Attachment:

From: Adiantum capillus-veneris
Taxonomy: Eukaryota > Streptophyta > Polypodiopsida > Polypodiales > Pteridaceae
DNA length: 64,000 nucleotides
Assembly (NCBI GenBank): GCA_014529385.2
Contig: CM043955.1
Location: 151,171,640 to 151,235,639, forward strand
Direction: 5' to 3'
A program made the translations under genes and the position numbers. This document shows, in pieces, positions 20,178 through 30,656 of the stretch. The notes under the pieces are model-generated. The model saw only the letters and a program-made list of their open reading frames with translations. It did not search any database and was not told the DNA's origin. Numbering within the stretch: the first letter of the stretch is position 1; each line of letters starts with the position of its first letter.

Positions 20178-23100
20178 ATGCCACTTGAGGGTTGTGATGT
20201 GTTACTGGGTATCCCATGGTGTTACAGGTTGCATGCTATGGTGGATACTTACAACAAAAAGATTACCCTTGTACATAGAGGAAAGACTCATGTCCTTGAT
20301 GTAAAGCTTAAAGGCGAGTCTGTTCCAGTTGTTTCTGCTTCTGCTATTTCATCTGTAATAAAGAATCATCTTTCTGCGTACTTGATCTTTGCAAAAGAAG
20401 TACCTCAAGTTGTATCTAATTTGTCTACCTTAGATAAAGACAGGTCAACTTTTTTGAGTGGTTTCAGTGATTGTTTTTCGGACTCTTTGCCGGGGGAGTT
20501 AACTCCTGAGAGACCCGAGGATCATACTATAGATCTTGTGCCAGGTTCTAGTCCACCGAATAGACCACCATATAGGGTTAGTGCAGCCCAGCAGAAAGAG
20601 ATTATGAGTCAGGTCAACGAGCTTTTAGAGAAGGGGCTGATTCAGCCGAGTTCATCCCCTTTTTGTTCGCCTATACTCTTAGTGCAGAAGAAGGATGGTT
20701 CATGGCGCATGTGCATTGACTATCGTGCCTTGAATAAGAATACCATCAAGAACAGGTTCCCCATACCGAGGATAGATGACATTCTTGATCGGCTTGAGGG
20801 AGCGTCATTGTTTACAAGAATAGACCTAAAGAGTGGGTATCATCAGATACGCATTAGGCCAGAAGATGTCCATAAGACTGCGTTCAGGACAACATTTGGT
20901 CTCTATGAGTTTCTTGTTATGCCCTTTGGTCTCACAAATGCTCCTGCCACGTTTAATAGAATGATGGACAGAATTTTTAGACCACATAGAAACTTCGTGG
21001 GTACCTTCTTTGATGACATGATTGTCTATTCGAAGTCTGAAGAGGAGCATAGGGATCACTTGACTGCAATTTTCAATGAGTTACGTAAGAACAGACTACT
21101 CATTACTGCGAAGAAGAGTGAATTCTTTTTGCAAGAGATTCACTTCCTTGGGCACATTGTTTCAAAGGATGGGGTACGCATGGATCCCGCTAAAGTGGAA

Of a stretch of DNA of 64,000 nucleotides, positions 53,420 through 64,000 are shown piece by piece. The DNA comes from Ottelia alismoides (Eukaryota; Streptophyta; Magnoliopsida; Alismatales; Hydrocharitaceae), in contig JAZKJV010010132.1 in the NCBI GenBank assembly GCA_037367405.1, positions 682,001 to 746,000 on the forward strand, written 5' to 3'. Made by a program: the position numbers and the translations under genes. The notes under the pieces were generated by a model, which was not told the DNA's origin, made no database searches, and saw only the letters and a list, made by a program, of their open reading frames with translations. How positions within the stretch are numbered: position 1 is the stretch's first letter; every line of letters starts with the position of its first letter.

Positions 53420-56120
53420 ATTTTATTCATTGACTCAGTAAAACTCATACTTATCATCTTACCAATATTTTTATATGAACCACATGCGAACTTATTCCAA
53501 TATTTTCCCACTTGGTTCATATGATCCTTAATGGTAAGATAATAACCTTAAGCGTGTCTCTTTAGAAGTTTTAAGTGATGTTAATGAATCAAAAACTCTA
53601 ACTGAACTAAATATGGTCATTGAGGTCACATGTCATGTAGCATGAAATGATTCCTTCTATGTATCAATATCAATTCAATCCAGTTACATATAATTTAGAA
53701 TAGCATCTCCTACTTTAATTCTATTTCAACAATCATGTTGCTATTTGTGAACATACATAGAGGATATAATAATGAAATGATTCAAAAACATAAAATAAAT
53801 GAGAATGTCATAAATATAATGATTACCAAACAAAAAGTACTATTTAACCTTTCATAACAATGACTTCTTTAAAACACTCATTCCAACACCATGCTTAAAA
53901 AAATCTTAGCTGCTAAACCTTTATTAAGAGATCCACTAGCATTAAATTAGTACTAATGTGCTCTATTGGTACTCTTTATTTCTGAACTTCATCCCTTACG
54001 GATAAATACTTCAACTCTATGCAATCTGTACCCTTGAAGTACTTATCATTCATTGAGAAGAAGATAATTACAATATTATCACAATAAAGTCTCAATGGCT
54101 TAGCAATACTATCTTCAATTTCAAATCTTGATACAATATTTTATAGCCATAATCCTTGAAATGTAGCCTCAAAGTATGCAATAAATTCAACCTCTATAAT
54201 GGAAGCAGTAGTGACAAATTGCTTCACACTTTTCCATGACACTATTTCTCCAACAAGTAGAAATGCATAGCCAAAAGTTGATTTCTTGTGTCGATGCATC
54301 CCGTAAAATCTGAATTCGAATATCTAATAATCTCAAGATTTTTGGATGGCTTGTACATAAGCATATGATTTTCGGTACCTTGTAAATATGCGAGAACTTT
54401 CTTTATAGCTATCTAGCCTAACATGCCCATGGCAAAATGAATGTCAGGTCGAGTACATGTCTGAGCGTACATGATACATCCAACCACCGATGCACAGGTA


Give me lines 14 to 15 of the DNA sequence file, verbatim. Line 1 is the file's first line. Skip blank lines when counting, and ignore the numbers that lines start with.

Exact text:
20501 AACTCCTGAGAGACCCGAGGATCATACTATAGATCTTGTGCCAGGTTCTAGTCCACCGAATAGACCACCATATAGGGTTAGTGCAGCCCAGCAGAAAGAG
20601 ATTATGAGTCAGGTCAACGAGCTTTTAGAGAAGGGGCTGATTCAGCCGAGTTCATCCCCTTTTTGTTCGCCTATACTCTTAGTGCAGAAGAAGGATGGTT